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Diving in Namibia

Diving in Namibia

Quick facts

  • At Lake Otjikoto, there is a campsite with electricity, communal toilets and showers. There are no diving facilities at the site, so divers who come here have to be fully equipped.
  • There is no accommodation at Lake Guinas, so you will either have to stay in Tsumeb or at the camping grounds at lake Otjikoto. The nearest shops, service stations and medical facilities are in Tsumeb.
  • Malaria precautions are essential in the northern third of the country from November to June and along the Kavango and Kunene rivers throughout the year. Here's the malaria map.

When to go

Rain and temperature

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Water temperature

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What to see


For better readability of the table, pass into the landscape mode.

Most likely sightingsPossible sightings


Namibia is very well known for its diamonds and, as a result, most of its coastline is closed for diving. The other big factor to consider is that most of its coast is also desert, which makes it inaccesable or very difficult to reach. There are three cities on the coastline: Luderitz, Swakopmunt and Walvisbay. Here's the map.

There are, however, two fresh water lakes (Lake Guinas and Lake Otjikoto) that you can dive, one of which has a lot of World War II artifacts. This is not done very often as there are no dive centres in Namibia so diving is done as club trips. (We haven't been able to find any accredited dive centres in Namibia. The Namibia Tourist Board website says "the coast presents a daunting challenge, as sea temperatures vary from 9-C to 17-C and visibility is often as little as half a metre, at best no more than three metres.")

However, Namibia is great for safaris, hot air balloon rides, quad biking, 4x4 trips and climbing the highest sand dunes in the world.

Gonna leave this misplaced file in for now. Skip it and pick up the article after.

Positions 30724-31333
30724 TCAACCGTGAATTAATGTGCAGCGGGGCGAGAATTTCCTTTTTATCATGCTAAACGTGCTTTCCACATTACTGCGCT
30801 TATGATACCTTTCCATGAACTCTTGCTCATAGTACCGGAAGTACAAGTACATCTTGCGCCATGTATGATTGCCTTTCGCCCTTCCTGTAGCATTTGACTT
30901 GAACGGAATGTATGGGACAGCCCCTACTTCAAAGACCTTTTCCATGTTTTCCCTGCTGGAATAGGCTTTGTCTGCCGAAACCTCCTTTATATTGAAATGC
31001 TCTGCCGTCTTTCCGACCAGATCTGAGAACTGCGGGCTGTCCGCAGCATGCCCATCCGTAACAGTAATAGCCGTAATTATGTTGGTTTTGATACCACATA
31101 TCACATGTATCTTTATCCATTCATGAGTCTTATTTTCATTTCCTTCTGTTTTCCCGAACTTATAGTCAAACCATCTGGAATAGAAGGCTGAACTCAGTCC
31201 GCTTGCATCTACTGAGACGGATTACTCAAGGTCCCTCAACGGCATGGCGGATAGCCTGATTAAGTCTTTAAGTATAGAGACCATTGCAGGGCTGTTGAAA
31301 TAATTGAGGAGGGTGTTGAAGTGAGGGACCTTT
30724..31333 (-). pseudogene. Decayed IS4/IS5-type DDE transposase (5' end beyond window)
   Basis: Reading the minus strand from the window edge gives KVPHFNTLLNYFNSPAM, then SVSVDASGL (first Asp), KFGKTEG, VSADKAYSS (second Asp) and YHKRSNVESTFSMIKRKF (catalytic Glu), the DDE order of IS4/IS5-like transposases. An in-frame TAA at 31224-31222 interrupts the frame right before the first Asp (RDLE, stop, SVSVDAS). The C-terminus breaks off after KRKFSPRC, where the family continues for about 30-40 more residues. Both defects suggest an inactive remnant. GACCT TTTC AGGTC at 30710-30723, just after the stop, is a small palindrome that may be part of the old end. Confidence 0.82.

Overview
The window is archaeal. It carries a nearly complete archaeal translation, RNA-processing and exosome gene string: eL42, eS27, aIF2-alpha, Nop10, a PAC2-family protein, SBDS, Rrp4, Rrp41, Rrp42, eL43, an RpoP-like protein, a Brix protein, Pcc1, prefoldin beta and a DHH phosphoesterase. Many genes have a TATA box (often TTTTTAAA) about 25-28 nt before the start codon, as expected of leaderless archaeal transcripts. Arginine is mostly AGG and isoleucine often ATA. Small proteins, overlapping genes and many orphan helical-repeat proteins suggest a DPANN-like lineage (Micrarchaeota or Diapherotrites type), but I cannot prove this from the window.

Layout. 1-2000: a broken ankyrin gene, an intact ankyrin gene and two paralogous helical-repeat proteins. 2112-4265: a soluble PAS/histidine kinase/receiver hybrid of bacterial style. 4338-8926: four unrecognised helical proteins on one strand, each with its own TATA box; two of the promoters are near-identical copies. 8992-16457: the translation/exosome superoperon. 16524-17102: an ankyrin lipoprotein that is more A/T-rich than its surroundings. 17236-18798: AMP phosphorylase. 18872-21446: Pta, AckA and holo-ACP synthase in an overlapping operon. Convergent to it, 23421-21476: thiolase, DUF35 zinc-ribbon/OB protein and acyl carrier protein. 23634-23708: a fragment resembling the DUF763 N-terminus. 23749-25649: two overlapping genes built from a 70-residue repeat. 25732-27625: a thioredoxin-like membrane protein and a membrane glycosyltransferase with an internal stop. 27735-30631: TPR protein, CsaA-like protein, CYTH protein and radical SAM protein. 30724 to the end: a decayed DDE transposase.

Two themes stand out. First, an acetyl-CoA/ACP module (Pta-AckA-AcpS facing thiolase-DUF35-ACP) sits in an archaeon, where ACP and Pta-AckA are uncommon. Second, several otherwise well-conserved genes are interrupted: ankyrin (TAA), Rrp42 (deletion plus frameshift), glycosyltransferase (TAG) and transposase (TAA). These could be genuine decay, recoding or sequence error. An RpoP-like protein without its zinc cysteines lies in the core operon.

This information has been sent to us by Jan de Bruyn who is a dive master with Pisces Divers in Cape Town. Thanks Jan!

If anyone hears of any other diving opportunities that spring up, please let us know.

Getting there

Lake Otjikoto, which is approximately 20km from Tsumeb, and a small mining town north of Windhoek. Lake Otjikoto is renowned worldwide for the World War I artifacts, hidden beneath its surface. These artefacts were thrown in the lake in 1915 by the "Schutztruppe" colonial armed force of Imperial Germany. This lake has two diveable parts:

  • the first known as "The Reef" which it is shallow and ranges between 25m - 35m, toilets and Kudu horns are amongst the things you can see.
  • the deeper part where the cannons, a small boat and scattered munitions can be found at 45m - 55m. The silt at the bottom of the lake is 3m deep and, resulting in some of artefacts being hidden.

The second dive spot is Lake Guinas and is approximately 30km from Tsumeb. This lake is only for technical divers with 30 metre cliffs. The only way to get in the water is by climbing down the cliffs or by getting lowered by a small basket from a pump station. The pump station is about 10 storeys (30 meters) above the water. The bottom of the lake starts at around 100 metres and then bridges off into caves with unknown depths. The bottom is silt free and visibility around 30 metres.


Note - Travel to any destination may be adversely affected by conditions including (but not limited) to security, entry and exit requirements, health conditions, local laws and culture, natural disasters and climate. Regardless of your destination, check your local travel advisory board or department for travel advice about that location when planning your trip and again shortly before you leave.

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